Hong Kong leader Carrie Lam has said she will withdraw the highly controversial extradition bill which triggered months of protests.
The proposal, introduced in April, would have allowed criminal suspects to be extradited to mainland China.
The bill was suspended in June when Ms Lam called it “dead”, but she stopped short of withdrawing it.
Full withdrawal is one of five key demands of protesters, who are also calling for full democratic rights.
In a televised address on Wednesday, Ms Lam also announced other measures that appeared to be designed to soothe unrest.
She said two senior officials would join an existing inquiry into police conduct during the protests. An independent investigation into alleged police brutality against protesters is another of the activists’ key demands.
On Monday, Ms Lam was heard on leaked audio tapes blaming herself for igniting Hong Kong’s political crisis, and saying it was unforgiveable of her to have caused such huge havoc.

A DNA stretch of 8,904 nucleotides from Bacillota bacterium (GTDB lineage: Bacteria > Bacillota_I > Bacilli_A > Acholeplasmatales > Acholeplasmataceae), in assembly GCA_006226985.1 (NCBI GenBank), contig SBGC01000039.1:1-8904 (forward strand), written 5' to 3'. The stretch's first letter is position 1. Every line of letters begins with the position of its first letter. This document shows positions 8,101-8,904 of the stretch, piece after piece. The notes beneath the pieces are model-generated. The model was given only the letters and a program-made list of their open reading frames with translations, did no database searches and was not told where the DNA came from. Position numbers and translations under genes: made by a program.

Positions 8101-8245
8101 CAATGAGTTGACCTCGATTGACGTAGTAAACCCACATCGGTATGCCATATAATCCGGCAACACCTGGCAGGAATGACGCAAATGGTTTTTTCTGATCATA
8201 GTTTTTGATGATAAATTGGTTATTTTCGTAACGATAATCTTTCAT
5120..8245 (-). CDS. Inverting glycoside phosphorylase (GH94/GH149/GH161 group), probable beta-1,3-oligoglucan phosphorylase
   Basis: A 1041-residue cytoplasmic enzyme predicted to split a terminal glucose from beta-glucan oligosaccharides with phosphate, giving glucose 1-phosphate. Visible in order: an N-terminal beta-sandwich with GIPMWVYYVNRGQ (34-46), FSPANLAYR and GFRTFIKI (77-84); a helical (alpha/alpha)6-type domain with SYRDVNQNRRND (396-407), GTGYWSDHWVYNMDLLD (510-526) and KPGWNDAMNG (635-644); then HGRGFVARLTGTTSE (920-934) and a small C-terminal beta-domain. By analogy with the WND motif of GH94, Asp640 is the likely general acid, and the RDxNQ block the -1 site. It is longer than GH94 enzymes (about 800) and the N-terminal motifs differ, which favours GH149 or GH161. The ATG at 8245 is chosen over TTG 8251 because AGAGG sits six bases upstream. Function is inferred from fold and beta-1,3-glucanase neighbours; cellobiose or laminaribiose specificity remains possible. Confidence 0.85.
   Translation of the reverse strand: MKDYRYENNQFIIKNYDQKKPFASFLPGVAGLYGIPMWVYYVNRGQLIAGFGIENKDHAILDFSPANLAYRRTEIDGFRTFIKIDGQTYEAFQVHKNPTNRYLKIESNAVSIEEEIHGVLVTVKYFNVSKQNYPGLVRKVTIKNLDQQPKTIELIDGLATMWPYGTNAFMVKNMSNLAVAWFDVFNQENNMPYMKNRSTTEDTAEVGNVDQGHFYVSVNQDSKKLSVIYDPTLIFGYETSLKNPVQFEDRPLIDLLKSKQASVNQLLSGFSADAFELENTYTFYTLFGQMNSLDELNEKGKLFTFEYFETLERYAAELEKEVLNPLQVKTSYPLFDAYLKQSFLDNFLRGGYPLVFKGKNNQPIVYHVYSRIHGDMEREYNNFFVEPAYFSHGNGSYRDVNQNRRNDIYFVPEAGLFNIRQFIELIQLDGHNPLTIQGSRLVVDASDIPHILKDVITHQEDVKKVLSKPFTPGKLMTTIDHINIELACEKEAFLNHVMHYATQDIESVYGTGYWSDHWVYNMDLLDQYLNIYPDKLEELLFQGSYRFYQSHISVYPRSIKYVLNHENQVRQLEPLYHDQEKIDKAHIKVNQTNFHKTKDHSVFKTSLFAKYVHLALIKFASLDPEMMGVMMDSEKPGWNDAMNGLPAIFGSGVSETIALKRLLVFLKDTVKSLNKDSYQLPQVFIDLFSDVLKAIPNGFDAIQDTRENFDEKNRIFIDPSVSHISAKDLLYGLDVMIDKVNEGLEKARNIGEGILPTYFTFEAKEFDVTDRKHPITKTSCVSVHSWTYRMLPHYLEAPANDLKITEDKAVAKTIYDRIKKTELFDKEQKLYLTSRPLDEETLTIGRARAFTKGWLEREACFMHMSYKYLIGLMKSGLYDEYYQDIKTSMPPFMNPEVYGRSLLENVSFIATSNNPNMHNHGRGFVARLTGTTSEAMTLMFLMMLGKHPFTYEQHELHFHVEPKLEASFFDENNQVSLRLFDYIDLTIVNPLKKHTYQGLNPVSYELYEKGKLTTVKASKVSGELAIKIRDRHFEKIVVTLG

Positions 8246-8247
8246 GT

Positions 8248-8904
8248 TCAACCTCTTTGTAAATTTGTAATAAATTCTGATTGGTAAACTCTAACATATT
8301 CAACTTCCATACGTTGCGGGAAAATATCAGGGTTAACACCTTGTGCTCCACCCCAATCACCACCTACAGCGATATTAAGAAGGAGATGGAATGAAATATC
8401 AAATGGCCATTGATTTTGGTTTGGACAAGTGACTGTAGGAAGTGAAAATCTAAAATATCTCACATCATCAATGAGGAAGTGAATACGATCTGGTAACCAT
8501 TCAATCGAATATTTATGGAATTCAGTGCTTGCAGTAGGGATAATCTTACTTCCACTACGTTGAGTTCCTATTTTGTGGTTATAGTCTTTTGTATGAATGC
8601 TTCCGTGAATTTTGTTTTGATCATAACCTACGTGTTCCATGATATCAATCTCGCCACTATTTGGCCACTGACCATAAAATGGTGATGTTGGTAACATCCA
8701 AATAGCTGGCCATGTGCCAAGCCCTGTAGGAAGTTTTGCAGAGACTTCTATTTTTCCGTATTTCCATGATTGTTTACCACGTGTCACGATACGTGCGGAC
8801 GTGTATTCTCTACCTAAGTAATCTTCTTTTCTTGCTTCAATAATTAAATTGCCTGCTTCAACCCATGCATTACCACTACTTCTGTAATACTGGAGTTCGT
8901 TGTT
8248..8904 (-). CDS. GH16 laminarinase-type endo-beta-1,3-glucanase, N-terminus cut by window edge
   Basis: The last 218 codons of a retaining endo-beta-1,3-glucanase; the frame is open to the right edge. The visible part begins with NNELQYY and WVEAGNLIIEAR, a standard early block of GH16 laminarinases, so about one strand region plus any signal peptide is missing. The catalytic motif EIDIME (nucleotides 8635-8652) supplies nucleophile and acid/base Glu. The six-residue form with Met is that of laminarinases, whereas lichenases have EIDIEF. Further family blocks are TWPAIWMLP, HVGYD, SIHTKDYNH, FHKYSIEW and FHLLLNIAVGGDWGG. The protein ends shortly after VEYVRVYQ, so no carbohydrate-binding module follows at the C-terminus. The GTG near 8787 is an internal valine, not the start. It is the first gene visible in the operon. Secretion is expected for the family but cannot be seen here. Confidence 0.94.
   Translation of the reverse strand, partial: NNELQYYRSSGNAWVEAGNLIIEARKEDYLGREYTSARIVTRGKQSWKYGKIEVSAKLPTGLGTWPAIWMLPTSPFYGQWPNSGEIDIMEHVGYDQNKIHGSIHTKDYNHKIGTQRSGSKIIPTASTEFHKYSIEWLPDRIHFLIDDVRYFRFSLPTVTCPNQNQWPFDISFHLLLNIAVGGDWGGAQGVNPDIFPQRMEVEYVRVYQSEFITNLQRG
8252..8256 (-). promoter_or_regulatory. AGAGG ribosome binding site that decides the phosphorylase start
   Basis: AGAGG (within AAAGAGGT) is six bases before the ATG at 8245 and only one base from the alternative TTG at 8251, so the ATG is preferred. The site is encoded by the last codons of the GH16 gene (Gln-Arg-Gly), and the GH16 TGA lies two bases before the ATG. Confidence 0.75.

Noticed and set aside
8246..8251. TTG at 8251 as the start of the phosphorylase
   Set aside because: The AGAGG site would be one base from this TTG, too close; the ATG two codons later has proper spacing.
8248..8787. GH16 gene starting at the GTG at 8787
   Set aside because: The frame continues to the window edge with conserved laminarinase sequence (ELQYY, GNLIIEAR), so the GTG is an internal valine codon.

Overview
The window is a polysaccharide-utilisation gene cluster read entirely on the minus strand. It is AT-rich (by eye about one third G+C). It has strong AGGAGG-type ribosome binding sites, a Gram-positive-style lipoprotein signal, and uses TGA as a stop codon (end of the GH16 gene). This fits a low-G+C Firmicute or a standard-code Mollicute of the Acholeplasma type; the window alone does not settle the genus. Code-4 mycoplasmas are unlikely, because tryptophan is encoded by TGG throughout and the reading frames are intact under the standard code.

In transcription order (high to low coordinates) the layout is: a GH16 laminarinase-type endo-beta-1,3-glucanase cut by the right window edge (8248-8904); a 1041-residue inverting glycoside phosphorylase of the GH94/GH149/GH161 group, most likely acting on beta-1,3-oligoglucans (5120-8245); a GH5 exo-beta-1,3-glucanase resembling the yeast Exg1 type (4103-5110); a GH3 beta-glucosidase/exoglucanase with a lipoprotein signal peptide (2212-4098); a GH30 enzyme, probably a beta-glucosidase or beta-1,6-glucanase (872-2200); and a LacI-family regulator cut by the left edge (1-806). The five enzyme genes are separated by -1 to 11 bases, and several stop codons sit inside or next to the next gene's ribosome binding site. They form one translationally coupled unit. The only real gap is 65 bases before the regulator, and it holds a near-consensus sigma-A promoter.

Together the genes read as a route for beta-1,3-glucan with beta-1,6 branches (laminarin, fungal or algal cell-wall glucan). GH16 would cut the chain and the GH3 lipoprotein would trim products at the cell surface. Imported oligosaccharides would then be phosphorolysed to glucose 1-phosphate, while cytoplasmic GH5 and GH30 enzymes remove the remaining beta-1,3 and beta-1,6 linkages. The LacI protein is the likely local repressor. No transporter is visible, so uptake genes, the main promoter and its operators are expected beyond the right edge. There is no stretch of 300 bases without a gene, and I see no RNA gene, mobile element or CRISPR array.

The extradition bill quickly drew criticism after being unveiled in April. Opponents said it would undermine Hong Kong’s legal freedoms and might be used to intimidate or silence critics of Beijing.
Hong Kong is now in its 14th successive week of demonstrations, and saw fresh violence between police and activists last weekend.
In her pre-recorded message Ms Lam said the government would “formally withdraw the bill in order to fully allay public concerns”.
She said the protests had “shocked and saddened the Hong Kong people” and the violence was “pushing Hong Kong towards a highly dangerous situation”.
“No matter what discontentment the people have towards the government or the society, violence is not the way to resolve problems,” she said.